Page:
Lindéngruppen company Colart has adapted to the challenges and opportunities created by the Covid-19 pandemic to look after its people, retailers and consumers.
With the pandemic forcing the public to spend more time at home, people have been using art to reconnect with their creative side while providing a welcome digital detox.
“I believe that being creative with art supplies enables personal expression and reflection, reduces stress and anxiety, and can help connect with loved ones if shared – all of which have been essential during the pandemic,” says Dennis van Schie, CEO at Colart. “The pandemic has accelerated our ambition to be the most sustainable consumer driven house of creative brands in terms of our sales and consumer engagement.”
The Covid-19 pandemic has transformed the way retailers sell art materials with some retailers in Europe doubling or trebling their e-commerce sales.
“When stores closed in Europe in March, we saw a switch to online shopping, with a massive increase in internet searches for art supplies,” says Gail Pasquier, Chief Commercial Officer at Colart. “Some businesses already had e-commerce sites and were equipped to manage mass distribution, others weren’t and have struggled during the pandemic.”
Responding to the increased demand in online shopping, Colart has stepped up its website and e-commerce transformation projects. Improvements across retailer and Colart branded websites have resulted in an enhanced online consumer experience through increased product knowledge and engagement.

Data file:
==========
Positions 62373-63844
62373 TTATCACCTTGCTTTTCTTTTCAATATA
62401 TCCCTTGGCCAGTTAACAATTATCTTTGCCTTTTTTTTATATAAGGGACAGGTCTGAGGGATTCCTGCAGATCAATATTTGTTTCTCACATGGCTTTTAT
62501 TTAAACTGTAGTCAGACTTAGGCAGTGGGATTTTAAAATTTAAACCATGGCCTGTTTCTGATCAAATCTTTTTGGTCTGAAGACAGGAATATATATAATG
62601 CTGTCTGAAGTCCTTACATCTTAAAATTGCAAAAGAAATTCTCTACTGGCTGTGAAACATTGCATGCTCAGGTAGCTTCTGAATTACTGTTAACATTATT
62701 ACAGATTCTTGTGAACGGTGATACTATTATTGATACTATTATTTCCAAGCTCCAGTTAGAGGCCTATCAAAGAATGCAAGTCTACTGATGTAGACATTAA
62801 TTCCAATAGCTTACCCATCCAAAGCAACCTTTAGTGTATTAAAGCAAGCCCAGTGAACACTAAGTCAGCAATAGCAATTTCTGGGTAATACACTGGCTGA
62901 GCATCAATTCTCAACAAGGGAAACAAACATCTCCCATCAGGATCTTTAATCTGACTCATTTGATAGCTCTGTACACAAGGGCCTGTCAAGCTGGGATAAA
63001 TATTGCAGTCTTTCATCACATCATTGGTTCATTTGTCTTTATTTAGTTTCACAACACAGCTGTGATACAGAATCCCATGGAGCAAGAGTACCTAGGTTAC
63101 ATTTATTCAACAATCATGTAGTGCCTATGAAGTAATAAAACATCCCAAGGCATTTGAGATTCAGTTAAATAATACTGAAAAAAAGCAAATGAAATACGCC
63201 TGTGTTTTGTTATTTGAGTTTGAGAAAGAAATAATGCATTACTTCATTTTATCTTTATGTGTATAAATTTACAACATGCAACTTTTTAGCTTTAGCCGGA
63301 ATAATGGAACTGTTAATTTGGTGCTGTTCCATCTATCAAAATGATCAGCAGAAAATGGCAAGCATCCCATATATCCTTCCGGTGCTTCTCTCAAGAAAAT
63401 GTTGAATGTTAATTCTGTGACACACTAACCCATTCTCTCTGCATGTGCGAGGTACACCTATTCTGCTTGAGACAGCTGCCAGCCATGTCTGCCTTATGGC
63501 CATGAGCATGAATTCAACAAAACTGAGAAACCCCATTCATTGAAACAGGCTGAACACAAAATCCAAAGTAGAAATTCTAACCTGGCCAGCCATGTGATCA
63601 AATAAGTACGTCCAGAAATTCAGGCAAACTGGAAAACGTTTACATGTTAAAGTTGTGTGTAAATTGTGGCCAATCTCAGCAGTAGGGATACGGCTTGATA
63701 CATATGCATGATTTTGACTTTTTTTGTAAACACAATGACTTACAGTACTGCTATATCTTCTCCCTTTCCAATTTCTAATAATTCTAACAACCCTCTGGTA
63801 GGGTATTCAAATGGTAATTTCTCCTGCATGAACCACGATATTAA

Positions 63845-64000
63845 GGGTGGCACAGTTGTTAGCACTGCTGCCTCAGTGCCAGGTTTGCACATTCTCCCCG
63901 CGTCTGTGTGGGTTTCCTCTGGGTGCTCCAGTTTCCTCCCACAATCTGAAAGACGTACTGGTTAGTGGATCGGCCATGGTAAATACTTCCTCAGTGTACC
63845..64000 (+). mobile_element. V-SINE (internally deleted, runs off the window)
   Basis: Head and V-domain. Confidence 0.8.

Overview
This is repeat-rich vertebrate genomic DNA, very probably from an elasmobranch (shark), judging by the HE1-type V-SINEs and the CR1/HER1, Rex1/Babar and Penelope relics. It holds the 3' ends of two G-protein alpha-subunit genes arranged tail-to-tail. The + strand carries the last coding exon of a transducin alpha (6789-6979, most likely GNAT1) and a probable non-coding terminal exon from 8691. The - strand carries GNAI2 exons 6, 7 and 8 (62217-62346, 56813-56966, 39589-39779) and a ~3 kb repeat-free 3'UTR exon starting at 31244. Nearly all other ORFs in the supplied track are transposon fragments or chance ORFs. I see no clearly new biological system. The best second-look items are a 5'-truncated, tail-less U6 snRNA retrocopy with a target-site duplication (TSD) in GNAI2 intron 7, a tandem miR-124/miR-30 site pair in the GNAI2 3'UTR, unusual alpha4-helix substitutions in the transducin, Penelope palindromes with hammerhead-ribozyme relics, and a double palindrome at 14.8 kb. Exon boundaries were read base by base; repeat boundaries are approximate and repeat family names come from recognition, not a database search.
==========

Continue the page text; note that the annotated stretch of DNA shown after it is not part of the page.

“Our research had already shown how consumers like ‘how to’ art videos and at the start of the pandemic we noticed an increase in audience engagement from budding artists who were looking for creative inspiration online,” says Pasquier. “So our brand teams worked really hard to quickly create inspiring free content in the form of tutorials, studio visits, challenges, tips and techniques, and master classes that were only previously available to subscribers.”
In response to lockdown-related restrictions, Elephant Academy transitioned its physical art classes to digital Zoom classes and now offers a comprehensive programme across multiple mediums. “Efforts such as this and our increased social media engagement worked well in capturing the hearts and minds of consumers during what has been a difficult time for many,” says Pasquier.
Colart has also had a clear ‘safety first’ mentality for its people, demonstrated by how it responded to the situation in China early on in the pandemic.
“In China, we established very strict protocols around health checks, masks, cleaning routines and social distancing, and these learnings, underpinned by regular audits, shaped our response to developing protocols for elsewhere in the Group,” says Jane Beeston, Chief People Officer at Colart.
Colart’s early Covid-19 experience in China led to the establishment of a Cobra crisis meeting group that expanded as the crisis evolved, involving the whole leadership team and CEO. The group decided that everyone at its headquarters in London would work from home two weeks before the UK lockdown.
“Our commitment to our people and safety first prompted this management decision, and we committed to our ‘safety first’ Cobra principles throughout the company,” explains Beeston.
Colart’s recent investments in system tools such as Microsoft Teams together with an existing focus on organisational clarity and well-being have enabled people to cope with the challenges of remote working. “Going forward we will continue to support our people both professionally and personally in the ‘new normal’ so that we create a workplace that can cope with current and future challenges,” says Beeston.